Lawyers have cautiously welcomed plans to merge two family courts in a bid to slash waiting times, arguing decades of chronic underfunding has brought the system to its knees.
Families now wait for more than a year for trials in both the Family Court and the Federal Circuit Court, with cases often bouncing back and forth between the two.
Attorney-General Christian Porter says merging the courts will speed up complex trials, cut the backlog of unresolved cases, and reduce prolonged and acrimonious family disputes.
"This significant structural change is designed to dramatically increase the number of family law matters finalised each and every year," Mr Porter said on Wednesday.
"These reforms ... (have) the potential in time to allow up to an extra 8000 cases to be resolved each and every year."
The Law Council of Australia described the proposal as a necessary first step towards resolving "the crisis in our courts", but wants to see details of the plan.
Council president Morry Bailes said decades of underfunding, and an increasing number of self-represented people appearing before the courts, also needed to be addressed.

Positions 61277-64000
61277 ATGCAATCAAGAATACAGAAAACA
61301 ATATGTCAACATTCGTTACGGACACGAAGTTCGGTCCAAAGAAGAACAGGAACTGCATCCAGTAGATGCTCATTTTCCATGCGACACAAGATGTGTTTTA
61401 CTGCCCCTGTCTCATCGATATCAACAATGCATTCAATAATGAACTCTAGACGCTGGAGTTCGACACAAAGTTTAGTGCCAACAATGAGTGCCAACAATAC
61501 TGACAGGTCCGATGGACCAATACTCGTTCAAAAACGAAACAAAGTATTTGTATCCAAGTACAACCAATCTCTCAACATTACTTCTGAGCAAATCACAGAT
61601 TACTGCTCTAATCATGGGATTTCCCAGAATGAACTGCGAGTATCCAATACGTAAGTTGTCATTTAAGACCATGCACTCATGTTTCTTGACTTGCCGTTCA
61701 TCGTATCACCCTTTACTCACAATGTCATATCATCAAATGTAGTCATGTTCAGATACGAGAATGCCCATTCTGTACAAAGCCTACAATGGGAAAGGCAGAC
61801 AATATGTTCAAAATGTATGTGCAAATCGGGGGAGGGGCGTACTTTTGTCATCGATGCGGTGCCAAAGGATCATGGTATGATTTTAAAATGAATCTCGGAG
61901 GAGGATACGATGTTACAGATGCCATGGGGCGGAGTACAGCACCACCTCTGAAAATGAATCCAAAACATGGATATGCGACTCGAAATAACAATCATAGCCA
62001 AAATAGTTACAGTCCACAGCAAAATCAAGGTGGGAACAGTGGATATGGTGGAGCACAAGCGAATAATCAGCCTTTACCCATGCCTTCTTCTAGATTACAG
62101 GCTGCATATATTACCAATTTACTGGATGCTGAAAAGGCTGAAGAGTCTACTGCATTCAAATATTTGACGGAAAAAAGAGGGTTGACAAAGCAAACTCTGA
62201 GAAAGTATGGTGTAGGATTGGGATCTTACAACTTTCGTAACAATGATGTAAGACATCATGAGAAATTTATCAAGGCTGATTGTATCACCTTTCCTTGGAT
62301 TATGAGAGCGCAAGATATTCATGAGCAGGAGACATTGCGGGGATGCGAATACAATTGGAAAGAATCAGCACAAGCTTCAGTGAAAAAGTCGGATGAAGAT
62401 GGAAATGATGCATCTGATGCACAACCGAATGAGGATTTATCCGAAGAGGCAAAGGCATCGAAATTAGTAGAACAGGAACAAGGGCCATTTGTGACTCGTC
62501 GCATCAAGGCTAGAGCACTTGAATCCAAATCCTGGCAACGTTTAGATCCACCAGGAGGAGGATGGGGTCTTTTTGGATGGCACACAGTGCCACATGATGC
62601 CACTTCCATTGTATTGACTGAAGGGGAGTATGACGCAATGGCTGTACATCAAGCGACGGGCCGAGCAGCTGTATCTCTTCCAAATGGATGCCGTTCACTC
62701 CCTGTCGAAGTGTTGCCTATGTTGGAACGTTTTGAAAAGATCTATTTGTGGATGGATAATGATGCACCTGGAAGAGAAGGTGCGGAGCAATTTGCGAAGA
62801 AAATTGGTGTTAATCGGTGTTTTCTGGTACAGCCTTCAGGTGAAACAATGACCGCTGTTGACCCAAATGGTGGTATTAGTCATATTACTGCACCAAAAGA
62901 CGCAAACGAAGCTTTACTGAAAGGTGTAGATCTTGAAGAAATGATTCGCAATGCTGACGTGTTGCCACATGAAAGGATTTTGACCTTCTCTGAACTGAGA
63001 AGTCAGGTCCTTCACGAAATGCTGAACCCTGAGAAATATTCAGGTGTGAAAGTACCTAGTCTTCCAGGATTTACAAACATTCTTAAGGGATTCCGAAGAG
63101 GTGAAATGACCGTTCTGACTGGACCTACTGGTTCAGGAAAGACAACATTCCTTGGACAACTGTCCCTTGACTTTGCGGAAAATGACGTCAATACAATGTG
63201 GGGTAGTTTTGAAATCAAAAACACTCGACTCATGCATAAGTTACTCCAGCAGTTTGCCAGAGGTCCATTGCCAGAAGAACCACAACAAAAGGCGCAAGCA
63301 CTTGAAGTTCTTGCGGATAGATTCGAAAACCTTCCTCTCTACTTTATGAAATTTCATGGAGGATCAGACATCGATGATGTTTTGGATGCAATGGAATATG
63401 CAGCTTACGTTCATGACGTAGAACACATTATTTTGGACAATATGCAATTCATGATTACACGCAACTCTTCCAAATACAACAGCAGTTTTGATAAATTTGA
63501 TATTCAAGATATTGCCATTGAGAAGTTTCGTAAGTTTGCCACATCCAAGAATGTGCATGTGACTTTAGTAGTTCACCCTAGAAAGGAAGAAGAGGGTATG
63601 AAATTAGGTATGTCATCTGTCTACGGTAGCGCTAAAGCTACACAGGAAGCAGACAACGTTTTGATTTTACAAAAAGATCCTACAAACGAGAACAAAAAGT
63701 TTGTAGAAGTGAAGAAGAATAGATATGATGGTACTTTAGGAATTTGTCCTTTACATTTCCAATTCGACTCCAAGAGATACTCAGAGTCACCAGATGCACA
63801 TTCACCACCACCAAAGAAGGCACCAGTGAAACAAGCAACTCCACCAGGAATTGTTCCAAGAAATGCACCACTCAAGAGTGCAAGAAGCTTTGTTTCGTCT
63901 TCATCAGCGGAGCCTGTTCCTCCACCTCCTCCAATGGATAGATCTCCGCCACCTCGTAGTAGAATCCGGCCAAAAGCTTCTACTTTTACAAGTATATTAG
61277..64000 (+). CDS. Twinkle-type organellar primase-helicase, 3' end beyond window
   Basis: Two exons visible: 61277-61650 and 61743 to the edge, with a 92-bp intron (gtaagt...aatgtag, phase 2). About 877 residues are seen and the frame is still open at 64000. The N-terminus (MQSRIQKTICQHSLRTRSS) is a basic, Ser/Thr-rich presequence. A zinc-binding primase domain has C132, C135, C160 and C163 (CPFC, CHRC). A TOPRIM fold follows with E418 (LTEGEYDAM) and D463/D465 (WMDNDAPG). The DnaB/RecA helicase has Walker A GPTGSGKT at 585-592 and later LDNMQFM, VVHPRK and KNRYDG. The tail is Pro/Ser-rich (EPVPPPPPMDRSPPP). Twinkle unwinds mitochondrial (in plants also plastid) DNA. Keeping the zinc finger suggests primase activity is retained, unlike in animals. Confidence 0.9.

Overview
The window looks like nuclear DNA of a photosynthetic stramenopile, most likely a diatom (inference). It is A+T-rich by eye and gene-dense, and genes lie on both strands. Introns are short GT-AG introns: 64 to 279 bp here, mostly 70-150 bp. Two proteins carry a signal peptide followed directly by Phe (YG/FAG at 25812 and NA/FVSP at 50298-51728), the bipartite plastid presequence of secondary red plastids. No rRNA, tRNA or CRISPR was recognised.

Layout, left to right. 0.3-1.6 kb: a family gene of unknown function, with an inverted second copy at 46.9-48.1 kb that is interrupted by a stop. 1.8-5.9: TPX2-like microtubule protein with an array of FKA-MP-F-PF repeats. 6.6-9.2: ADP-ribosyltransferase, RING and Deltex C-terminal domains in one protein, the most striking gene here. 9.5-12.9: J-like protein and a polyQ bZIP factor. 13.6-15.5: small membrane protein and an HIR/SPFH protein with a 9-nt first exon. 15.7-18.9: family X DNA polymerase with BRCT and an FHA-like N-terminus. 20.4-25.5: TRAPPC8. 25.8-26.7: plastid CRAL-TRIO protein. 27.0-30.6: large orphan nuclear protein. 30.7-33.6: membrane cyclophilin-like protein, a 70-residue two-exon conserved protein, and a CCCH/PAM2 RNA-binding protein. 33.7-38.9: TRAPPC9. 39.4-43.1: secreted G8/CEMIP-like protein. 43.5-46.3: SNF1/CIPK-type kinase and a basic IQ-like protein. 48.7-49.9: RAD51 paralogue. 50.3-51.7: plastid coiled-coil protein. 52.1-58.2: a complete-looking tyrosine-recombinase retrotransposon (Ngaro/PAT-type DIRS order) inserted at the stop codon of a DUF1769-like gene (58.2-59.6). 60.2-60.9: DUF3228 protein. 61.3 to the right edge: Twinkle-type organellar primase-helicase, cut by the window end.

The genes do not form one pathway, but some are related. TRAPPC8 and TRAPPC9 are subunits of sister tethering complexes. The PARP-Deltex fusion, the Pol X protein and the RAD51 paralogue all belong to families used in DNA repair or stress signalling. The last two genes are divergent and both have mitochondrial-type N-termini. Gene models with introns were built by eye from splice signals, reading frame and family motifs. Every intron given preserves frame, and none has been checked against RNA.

"Further investment in the courts and legal aid is still required to deliver the best outcomes for children and Australian families," Mr Bailes said.
The public sector union, which represents court staff, believes the shake-up ignores the reality of an overstretched system.
CPSU deputy national president Rupert Evans said it was the fifth major restructure of the courts in a decade, with staff still reeling from the latest round of job cuts and disruption.
"This constant reshuffling is adding to the pressure on judges and staff while ignoring the underlying problems with the federal courts," Mr Evans said.
"It is lunacy."
Shadow attorney-general Mark Dreyfus said family law system reform was needed, but Labor was concerned about a lack of consultation.
The government also needed to take responsibility for dragging its feet to fill judicial vacancies.
"We need to see the evidence for this proposed near-abolition of the Family Court, the evidence that this will produce better outcomes for families," Mr Dreyfus said.
Almost 1200 cases are transferred between the two courts each year, some after having been in court for more than 11 months.
The merger will see judges from the Family Court hear family law matters, while Federal Circuit Court judges will hear family and general matters.
Over time, all judges will hear both family and general cases.
Former Chief Justice Alastair Nicholson described the proposed changes as a "complete destruction of the family law system" which he fears could strain the emotions of litigants and lead to a heightened security risk.
Legislation to implement the changes will be introduced later this year.